By Traktung Dudjom Lingpa
Own memoirs aren't unusual in Tibetan Buddhism, yet A transparent reflect offers an strange version: 3 degrees of non secular teachings, conveying outer, internal, and sophisticated facets of knowledge, that supply readers complete entry to the wealthy lifetime of one in every of Vajrayana Buddhism’s most beneficial figures. Dudjom Lingpa (1835–1904) used to be a Tibetan visionary and nice Perfection grasp, or tertön, a revealer of non secular treasures referred to as terma hidden within the Earth and within the minds of disciples. Dujdom Lingpa is well known for his revelations on “refining perception” or Nang Jang, and, via dream yoga, trance, and visions, for transmitting the “mindstream” of a couple of enlightened religious beings, comparable to Sri Singha, Saraha, Vajradhara, and Manjushri, whose knowledge he got and stocks during this ebook.
A transparent reflect reveals what excessive lamas regard as so much sacred and intimate: religious evolution through the lens of an innermost visionary existence. Lingpa recounts each one step of his personal enlightenment process—from studying tips on how to meditate to the top tantric practices—as he skilled them. A transparent replicate is a non secular event that still contains daily meditation recommendation, designed for the lay reader in addition to the extra professional practitioner, during this evocative unique translation.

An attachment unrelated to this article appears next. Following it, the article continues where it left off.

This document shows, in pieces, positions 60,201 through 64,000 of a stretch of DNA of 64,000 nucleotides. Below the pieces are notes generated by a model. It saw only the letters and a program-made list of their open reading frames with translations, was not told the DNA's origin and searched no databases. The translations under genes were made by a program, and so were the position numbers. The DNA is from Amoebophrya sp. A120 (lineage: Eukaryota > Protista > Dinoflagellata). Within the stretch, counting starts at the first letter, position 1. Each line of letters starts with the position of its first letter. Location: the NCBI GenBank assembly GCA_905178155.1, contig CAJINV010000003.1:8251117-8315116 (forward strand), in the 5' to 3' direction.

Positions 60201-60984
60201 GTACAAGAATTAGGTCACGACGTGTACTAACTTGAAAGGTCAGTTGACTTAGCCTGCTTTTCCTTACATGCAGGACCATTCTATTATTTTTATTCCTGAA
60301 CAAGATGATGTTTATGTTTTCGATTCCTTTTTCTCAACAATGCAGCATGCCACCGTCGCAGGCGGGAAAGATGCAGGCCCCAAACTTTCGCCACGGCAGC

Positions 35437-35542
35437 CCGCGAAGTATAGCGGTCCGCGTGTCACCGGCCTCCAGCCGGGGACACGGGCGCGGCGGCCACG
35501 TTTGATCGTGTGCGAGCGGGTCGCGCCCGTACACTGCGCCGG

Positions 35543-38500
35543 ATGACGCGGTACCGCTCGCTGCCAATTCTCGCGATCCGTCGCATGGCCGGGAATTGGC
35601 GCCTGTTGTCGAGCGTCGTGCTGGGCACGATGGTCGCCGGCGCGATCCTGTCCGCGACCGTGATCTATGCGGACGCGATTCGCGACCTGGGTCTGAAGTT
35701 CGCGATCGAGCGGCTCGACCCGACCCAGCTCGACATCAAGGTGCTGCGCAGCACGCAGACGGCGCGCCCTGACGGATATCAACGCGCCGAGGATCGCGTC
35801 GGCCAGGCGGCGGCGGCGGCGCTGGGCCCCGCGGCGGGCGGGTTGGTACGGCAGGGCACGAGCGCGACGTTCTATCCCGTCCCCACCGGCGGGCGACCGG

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47Sincere Convert, I, 104; Journal, p. 111. 48Ten Virgins, II, 245. 49Church Membership of Children, III, 517. "50 The evangelical hypocrite would be a zealous churchman and good citizen, have a choice character, display the insignia of grace, bear the name of Christian and sincerely believe himself to be "wrapped up" in the Covenant; he would, in short, go the whole way to the Celestial Gates, trusting and humbleonly to find the Gates shut against him. "51 Yet in consideration of the Journal, through which Shepard's suspicions of his own evangelical hypocrisy run like threads of fire, the reader will not be surprised at the remark of Shepard's older colleague Nathaniel Ward that "when Mr.
Who are the seal of his ministry . . "6 Harvard students, among others, testified to the power of his precept and example: "After his death," wrote one, "I thought God might just speak to me now no more. . "7 John Winthrop reports that ''one Turner of Charlestown," where Shepard often gave the weekday lecture, committed suicide after "being wounded in conscience at a sermon of Mr. '"9 We may allow for exaggeration10 and still admit the extraordinary power of this "poor, weak, pale-complexioned man"11 who occupied the pulpit at Cambridge.
New England made him, in effect, a new man. Released from the frustrations of underground existence in England, he could bring all his energies and abilities into action, focus them, and see his work bear fruit. What he was, people valued; what he had to say, they wanted to hear; what he did they rewarded with respect. He became a highly esteemed practitioner of a highly esteemed profession; his "painful" Christianity set a model for laymen and clergymen alike. '' In his Cambridge ministry Shepard acquired a reputationthe more remarkable because forged in the face of chronic ill-healthfor exceptional evangelical efficacy.